On December 2nd, 1829, Oahu’s fifth governor Boki Kamāʻuleʻule set sail on the Kamehameha to obtain sandalwood on Erromango, an island in Vanuatu. Boki’s expedition included two ships and nearly 600 people; it returned with one ship and roughly 20 people. Boki was one of the several hundred men who died on the journey.
Boki occupies an interesting intersection of Hawaiian history. Historian Gavan Daws wrote that “Boki’s experience was Hawaii’s in miniature.” He was perpetually caught between traditional and foreign cultures. He and his brother Kalanimoku were the first Hawaiian chiefs to get baptised as Christians, and at times he appeared to be a devout believer — often when it was politically advantageous — but he was mostly known as a drinker and gambler. He refused to learn English and took singular stands against haole cultural influence on occasion, but also eagerly used his position as governor to participate in several haole industries such as sugarcane, sandalwood, and prostitution. He was a living homage to the old ways and an ominous premonition of the imminent changes Hawaii would undergo, beloved by the people and loathed by virtually everyone in positions of power, from missionaries and foreign dignitaries to fellow chiefs and Hawaiian monarchs.
Born at the end of the 18th century, Boki was the son of a chief and the great grandson of Maui’s King Kekaulike. He was appointed as the chief of Waianae and the governor of Oahu by King Kamehameha I, a post that was continued under King Kamehameha II, Liholiho. Boki and Liholiho quickly struck a close bond, a friendship forged through excessive drinking and royal merriment. Boki and his wife Kuini Liliha accompanied the king on his trip to England where he caught measles and died. They returned together on the British frigate HMS Blonde, after which Boki would eventually name his hotel-turned-tavern-turned-brothel.
Boki’s British experience made him something of a celebrity upon his return. He regularly wore a British military dress uniform to social gatherings, charming chiefs and commoners alike with stories of London’s opera, ballet and theater. However, the death of Liholiho — who was never a part of a Christian church — ushered in a new era of daily life. In Liholiho’s absence, Kaʻahumanu assumed monarchical control of the islands and soon instituted new laws based on Christian morals. Boki appeared to be a somber supporter of these laws, which were based off the 10 Commandments and included bans on alcohol, gambling and adultery on top of requiring Hawaiians to attend Sabbath church services. But Boki, being who he was, eventually took his habits to the shadows. When sailors were driven to revolt at the dearth of drinks and prostitutes to welcome them, Boki set up a secretive billiards room where drinking, gambling and prostitution thrived. He also arranged boats of women to board the docked ships at night, taxing the traffic for his own personal gain. When confronted by missionaries, Boki defended the practices and stopped attending church.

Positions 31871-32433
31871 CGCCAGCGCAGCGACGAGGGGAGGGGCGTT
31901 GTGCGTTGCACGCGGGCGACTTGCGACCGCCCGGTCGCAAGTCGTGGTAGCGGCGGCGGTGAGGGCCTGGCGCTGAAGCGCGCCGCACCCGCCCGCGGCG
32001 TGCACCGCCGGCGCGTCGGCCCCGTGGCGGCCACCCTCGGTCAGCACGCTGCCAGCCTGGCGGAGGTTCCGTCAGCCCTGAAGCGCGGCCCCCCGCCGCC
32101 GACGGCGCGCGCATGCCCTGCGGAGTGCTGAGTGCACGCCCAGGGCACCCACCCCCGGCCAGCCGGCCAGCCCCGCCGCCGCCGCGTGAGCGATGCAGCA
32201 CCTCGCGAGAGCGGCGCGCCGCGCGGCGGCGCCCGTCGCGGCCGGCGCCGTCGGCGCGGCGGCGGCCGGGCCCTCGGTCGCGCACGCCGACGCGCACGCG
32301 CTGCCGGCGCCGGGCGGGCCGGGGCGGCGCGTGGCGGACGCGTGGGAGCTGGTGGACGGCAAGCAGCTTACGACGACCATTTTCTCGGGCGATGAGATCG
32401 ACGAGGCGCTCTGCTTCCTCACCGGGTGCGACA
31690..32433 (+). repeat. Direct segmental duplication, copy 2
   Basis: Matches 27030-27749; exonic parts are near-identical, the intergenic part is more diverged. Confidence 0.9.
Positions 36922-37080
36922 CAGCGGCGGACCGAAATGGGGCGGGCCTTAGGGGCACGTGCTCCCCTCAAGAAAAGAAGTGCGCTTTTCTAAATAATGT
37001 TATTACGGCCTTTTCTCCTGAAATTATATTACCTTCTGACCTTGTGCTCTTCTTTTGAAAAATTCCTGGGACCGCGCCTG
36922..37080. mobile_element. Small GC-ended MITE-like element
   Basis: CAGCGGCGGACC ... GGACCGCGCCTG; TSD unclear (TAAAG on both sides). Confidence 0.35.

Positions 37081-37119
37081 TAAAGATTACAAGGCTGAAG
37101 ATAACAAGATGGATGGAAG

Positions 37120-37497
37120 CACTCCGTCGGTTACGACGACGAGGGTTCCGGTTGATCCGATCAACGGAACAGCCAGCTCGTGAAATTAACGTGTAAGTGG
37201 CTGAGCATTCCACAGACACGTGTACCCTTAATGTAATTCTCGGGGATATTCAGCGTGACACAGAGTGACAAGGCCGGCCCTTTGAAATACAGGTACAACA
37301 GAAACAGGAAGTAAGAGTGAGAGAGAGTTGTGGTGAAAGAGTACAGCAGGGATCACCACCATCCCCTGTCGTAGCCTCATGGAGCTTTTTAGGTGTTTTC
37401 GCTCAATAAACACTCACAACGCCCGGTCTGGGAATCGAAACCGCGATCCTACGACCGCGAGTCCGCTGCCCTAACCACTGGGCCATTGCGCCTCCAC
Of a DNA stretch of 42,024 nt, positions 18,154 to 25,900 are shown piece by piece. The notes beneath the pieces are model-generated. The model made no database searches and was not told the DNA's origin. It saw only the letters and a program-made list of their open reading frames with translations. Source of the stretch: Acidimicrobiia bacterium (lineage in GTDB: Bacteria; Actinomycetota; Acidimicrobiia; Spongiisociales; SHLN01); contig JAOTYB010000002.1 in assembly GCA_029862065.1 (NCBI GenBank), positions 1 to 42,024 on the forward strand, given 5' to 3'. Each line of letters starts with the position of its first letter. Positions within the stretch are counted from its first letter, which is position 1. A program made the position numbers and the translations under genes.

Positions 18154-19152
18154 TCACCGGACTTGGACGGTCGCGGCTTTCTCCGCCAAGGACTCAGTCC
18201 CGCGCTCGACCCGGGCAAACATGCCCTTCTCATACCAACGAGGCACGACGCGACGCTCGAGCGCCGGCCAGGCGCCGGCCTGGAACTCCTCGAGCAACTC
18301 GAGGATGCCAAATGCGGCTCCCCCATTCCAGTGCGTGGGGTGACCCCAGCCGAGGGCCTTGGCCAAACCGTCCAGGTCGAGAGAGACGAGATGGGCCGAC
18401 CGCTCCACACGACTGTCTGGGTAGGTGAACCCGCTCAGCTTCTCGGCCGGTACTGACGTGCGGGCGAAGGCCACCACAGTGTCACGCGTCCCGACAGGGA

“We have long suspected Boki’s professions of piety have little solid foundation,” wrote missionary Elisha Loomis. “We are glad he has . . . come out boldly for it is best men should be ranged under their proper colors . . . We are glad Boki no longer labors in disguise.”
Meanwhile, Boki’s relationship with his brother Kalanimoku was straining. Kalanimoku had become an exemplary Christian in the eyes of the missionaries, and he firmly backed the morality laws that Boki flouted for profit. When Kalanimoku died, Queen Kaʻahumanu fined Boki and his wife for misconduct, intemperance, fornication and adultery.
“By the end of 1829,” Gavan Daws writes, “[Boki] was beaten at every turn.” He was shunned by the religious elite; mocked by foreign dignitaries (French navigator Louis de Freycinet called him an “Ignoble Savage” and an “inert mass” whose constant drunkenness made him a “tool of American merchants”); and soundly defeated by the superior statecraft of Kaʻahumanu. His sugarcane plantation had tanked, and he was saddled with sandalwood debt to the tune of $70,000-$140,000 — between $2-$4 million in today’s money.
A seemingly happy accident occurred in November, 1829. A ship from New South Whales arrived in Honolulu with word of an island rich in sandalwood. Boki arranged to be the director and chief navigator of the expedition, loading up 600 men on two ships, the Kamehameha and the Becket. Boki traveled on the Kamehameha, which was lost at sea for reasons still unknown. The Becket made it to its destination, but was met by hostile island natives. Many who survived the bloody conflict fell ill and died. The Becket and its remaining crew of 20 arrived back in Honolulu in August, 1830.
Missionaries claimed Boki’s demise was divine judgment for his immorality, but the common people of Honolulu mourned his death. A year later, a man claimed he saw Boki at the helm of a warship off the Waianae coast. “The people were in an uproar, some frightened, some pleased,” wrote the native historian Kamakau. It turned out to be false, and the man was publicly whipped. Even after his death, Boki was simultaneously the source of dread, hope and pain for Hawaiians.